Friday, February 6, 2009

January 20, 2009, Part 2

Note: Times are still approximate.

12:55 PM: I went to the Air and Space Museum to warm up and got tickets to see the Blackholes and Cosmic Collisions shows in the Albert Einstein Planetarium at 1PM and 1:30 PM. The shows were good though pretty dumbed down, but I expect that it is because they meant it more for kids on field trips. I was so comfortable in that theater.

2:00 PM: I went to use the bathroom at the museum before making my way back to Reston, but the lines were extraordinarily long. The museum itself looked like a bus station. People were sprawled everywhere and kept coming in. I couldn't even tell where I could exit. It didn't seem like anyone was leaving the building.

2:15 PM: I eventually found an exit and tried my luck getting into L'Enfant Plaza, but I got a little lost. Things looked a lot nicer at 4:45 AM, when it was quiet and empty. There were ambulances and fire trucks trying to get through the crowds of tired, cranky, and selfish people.

2:30 PM: I arrived at the end of the line to get into L'Enfant and being that there were two lines leading to the entrance, I estimated that it would take a few frustrating hours before I could get inside. Plus, there was already a report about someone falling onto the train tracks, probably because of the crowds, so I decided to try my luck elsewhere. I called Jon for help.

Between 2:30 PM and 3:30 PM I walked to Federal Center, which looked like a long wait too, then Capitol South, another long wait, then to Eastern Market, which was closed down for some dumb reason, and when I was about to give up all hope and wait on whatever line that was required of me at Potomac Avenue, I saw the line-less entrance of Potomac Avenue.

On the Metro map, it doesn't look that far. (View walking from the center large dot to the right along the Orange line.)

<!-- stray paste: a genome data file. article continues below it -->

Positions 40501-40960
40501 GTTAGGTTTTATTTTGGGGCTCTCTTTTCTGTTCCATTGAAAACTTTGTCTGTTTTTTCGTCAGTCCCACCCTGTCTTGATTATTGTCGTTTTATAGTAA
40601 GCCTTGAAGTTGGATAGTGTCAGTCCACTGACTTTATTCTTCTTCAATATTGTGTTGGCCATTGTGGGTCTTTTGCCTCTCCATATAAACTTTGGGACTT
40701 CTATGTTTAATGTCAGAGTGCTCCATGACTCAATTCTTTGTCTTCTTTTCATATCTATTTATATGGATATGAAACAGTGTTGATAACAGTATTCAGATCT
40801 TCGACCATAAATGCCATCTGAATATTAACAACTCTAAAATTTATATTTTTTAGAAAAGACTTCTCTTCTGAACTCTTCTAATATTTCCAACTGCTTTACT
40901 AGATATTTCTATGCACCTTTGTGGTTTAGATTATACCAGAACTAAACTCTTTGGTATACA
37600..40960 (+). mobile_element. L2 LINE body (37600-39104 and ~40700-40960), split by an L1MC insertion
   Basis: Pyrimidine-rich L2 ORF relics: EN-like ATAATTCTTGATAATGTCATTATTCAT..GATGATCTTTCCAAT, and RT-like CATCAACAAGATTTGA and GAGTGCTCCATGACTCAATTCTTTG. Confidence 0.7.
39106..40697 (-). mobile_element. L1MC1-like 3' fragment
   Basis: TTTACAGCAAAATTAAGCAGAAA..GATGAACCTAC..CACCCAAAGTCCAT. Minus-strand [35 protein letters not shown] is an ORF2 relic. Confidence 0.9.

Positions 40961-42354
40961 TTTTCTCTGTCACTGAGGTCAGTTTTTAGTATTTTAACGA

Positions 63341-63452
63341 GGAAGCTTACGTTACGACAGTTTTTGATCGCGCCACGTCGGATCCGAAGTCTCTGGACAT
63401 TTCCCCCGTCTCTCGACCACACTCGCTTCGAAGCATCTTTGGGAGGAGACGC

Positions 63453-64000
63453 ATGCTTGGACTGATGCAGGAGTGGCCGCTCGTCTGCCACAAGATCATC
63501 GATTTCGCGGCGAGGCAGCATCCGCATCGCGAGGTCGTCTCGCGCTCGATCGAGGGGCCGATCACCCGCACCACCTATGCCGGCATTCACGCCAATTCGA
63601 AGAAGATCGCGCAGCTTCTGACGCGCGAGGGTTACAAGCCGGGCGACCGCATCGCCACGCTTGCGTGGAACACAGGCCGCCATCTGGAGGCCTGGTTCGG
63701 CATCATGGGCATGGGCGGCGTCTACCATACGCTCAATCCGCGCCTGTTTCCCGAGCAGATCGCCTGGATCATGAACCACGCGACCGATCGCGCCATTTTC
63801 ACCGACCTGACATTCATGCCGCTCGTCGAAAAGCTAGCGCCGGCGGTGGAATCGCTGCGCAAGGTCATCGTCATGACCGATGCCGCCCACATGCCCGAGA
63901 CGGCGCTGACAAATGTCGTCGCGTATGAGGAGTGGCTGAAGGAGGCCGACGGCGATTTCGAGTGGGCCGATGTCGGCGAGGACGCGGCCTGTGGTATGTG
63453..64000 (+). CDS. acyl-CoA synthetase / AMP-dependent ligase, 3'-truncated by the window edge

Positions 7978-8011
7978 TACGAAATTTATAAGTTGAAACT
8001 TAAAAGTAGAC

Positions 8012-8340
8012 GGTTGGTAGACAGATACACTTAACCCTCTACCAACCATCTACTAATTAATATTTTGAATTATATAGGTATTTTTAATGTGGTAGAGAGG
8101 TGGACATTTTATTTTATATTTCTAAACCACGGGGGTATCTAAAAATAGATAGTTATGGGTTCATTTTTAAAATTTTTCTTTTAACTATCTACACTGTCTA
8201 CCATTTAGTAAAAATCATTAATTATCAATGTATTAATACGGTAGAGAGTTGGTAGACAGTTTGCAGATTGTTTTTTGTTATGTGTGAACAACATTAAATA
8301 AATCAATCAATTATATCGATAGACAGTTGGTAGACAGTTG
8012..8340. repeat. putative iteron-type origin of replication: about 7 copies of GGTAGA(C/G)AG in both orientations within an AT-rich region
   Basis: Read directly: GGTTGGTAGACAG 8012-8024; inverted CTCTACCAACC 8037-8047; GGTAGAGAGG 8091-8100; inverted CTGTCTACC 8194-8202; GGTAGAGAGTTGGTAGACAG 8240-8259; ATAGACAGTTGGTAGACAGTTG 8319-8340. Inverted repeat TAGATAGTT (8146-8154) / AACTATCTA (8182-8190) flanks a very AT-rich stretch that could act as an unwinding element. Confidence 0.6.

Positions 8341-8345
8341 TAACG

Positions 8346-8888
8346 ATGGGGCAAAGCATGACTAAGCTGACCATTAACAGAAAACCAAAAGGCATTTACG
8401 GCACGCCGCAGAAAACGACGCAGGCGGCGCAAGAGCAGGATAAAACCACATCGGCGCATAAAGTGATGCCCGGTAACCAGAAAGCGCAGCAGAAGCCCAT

But it was 2.6 miles according to Google Maps, and I was nearing the end of my ability to stand up straight. I couldn't even seem to stop by any restaurants or coffee shops to sit down either because they were packed.

On the way there there were kids selling Inauguration hot chocolate and Inauguration hot dogs ($2 grilled) along with the guys selling T-shirts, tote bags, and the like. I wish my camera had been working.

Also they shut down this huge highway (I think it was 395), and all these pedestrians were walking on it including me. It seemed like one of those apocalypse movies. It felt a lot like the 2003 Blackout where you're not sure what to do, but you know you want to get home safely.



The good thing about walking all the way out there was that I was able to get a seat because it was in the opposite direction of where I needed to be. About two stations in, it became standing room only again.

3:30 to 5:00 PM: So it took me about an hour and a half to get back to West Falls Church or about 17 stops. I took notes on how congested the station looked from the inside versus my impression of when I passed it on the outside and how many people got on the train. People were a lot less aggressive to get on the train going home.



Another half hour or so later the bus arrived in Reston Town Center. For whatever reason, it was FREE! I was never happier to be back in Reston--well maybe that time we were stuck in Deleware for 3 hours, but still.

Here's my collection of Inauguration memorabilia: red hat, badge, knitted hat, hand warmer, flag, and Metro map.



The badge is pretty cool, and apparently it helped some people get into places they normally wouldn't have been able to be in.



After all that, I could just say how happy I was that the Inauguration was two Tuesdays ago and not last week's Tuesday. Reston finally got hit with a snowstorm this winter.





It's more or less melted now, but if the Inauguration occurred on a snow day, I have no clue what I would have done.

Overall, I'm happy I participated as a volunteer, if only to not have to experience watching this momentous occasion alone. (Sad but true.) Josh was a good person to watch it with--as well as the other millions of people around me.
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